Your travel insurance will generally cover personal belongings, travel plans and accommodation costs and should be booked on the day you pay your first costs towards the trip. 

Apply for a passport and visa
Once you’ve been accepted into your course, know which part of the world you are heading and have your OSHC sorted, it’s time to organise your passport and visa. This can be a lengthy process so make sure you apply as early as possible before you leave to minimise the risk of running into any trouble or speed bumps along the way. Check out our guide to applying for your visa in Australia.

Buy a plane ticket
Next up, get your plane ticket. Buying a one-way ticket might be the most exhilarating thing you will do when preparing for your trip… well, apart from actually boarding the plane. Locking in your flights will make this experience even more real and exciting.

Check out Skyscanner or Webjet for comparisons on the cheapest international flights worldwide. 

Research your destination’s local customs, culture, and people
Now for the fun part, researching your new ‘home towns’ local customs, culture and people. A basic Google search will give you plenty of articles and resources to study, however here are a few of our favourites below:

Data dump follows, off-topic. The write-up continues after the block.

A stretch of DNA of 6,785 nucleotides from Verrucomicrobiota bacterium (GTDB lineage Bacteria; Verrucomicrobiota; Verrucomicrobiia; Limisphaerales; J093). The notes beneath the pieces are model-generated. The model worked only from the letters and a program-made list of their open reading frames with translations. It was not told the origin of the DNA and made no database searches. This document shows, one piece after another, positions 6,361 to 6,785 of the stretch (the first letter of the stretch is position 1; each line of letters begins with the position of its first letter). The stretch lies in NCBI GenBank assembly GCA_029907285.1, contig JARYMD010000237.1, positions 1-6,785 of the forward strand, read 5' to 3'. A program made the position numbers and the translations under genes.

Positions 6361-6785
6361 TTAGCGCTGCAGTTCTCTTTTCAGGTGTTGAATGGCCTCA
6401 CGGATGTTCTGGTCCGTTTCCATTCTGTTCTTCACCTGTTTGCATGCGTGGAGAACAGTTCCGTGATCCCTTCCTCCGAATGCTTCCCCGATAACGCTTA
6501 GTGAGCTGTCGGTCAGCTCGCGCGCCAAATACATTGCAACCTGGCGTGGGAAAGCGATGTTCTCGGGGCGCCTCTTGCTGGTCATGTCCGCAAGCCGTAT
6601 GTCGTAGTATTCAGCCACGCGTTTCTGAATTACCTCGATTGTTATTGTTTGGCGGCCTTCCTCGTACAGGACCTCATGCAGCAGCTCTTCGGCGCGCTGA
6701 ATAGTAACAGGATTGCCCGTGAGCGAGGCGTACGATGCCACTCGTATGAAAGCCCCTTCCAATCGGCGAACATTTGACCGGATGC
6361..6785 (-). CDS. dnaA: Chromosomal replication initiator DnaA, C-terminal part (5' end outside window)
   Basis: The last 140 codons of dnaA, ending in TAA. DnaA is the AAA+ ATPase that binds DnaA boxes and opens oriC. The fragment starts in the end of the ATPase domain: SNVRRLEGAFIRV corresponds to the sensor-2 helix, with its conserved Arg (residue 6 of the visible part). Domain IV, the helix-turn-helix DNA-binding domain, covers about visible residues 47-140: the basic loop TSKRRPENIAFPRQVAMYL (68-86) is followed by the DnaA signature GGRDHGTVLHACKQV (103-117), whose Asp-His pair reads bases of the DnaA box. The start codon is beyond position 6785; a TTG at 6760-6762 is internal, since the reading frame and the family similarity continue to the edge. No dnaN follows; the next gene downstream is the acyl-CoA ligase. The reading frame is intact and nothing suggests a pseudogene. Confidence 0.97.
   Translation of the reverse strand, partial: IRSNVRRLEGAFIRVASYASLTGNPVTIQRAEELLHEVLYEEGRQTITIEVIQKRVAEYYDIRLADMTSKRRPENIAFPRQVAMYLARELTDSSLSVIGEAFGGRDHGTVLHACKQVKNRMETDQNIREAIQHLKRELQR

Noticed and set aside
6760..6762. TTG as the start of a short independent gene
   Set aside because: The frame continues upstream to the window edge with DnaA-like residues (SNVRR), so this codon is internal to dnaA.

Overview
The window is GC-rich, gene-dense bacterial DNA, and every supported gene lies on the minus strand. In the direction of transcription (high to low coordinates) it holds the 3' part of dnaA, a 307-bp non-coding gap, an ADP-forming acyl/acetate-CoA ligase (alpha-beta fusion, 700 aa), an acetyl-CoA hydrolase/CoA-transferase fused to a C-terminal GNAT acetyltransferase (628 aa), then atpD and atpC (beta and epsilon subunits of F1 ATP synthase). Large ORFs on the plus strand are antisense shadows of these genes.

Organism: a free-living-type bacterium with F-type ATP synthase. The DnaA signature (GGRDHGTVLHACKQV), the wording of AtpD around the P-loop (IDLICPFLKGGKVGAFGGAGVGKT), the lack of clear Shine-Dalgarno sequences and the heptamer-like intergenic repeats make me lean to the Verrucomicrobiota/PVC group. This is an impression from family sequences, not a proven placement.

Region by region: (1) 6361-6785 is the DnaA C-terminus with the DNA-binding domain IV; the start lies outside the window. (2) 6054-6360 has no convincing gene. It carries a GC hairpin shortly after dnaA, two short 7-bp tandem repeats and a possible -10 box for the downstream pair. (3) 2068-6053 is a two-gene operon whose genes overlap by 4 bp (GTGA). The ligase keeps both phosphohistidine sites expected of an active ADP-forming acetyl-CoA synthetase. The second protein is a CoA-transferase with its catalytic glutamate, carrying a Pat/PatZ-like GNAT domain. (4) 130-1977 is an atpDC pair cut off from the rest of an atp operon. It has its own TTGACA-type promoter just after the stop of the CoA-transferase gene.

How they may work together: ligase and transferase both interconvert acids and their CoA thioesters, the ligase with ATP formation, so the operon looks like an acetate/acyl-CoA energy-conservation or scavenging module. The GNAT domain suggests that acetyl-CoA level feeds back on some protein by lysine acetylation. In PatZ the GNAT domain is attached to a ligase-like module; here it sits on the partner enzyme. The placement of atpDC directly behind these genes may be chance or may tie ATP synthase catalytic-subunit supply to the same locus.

• Lonely Planet
    • A leader in the travel space. Lonely Planet has thousands of articles and research on continents and countries all over the world. This is the ultimate guide to all the must do’s in your temporary home. 
  • Dondoo
    • The Dondoo website is a local’s insight of what is culturally unacceptable to do, say and act in your new host city. Anything from handshakes, table etiquette and public displays of affection are outlined on this website. Simply type in your destination and you will easily avoid offensive behaviour and be on your way to acting and speaking like a local in no time!
  • Culture Smart books
    • These books outline where to stay, what to see and how to travel Culture Smart. The Culture Smart series is written for the inquisitive traveler who wants more information on hotels and sightseeing, these guides offer an insight into the rich human dimensions of travel and often start where the typical guide books end. Navigate your way abroad with over 100 country guides in this wonderful series.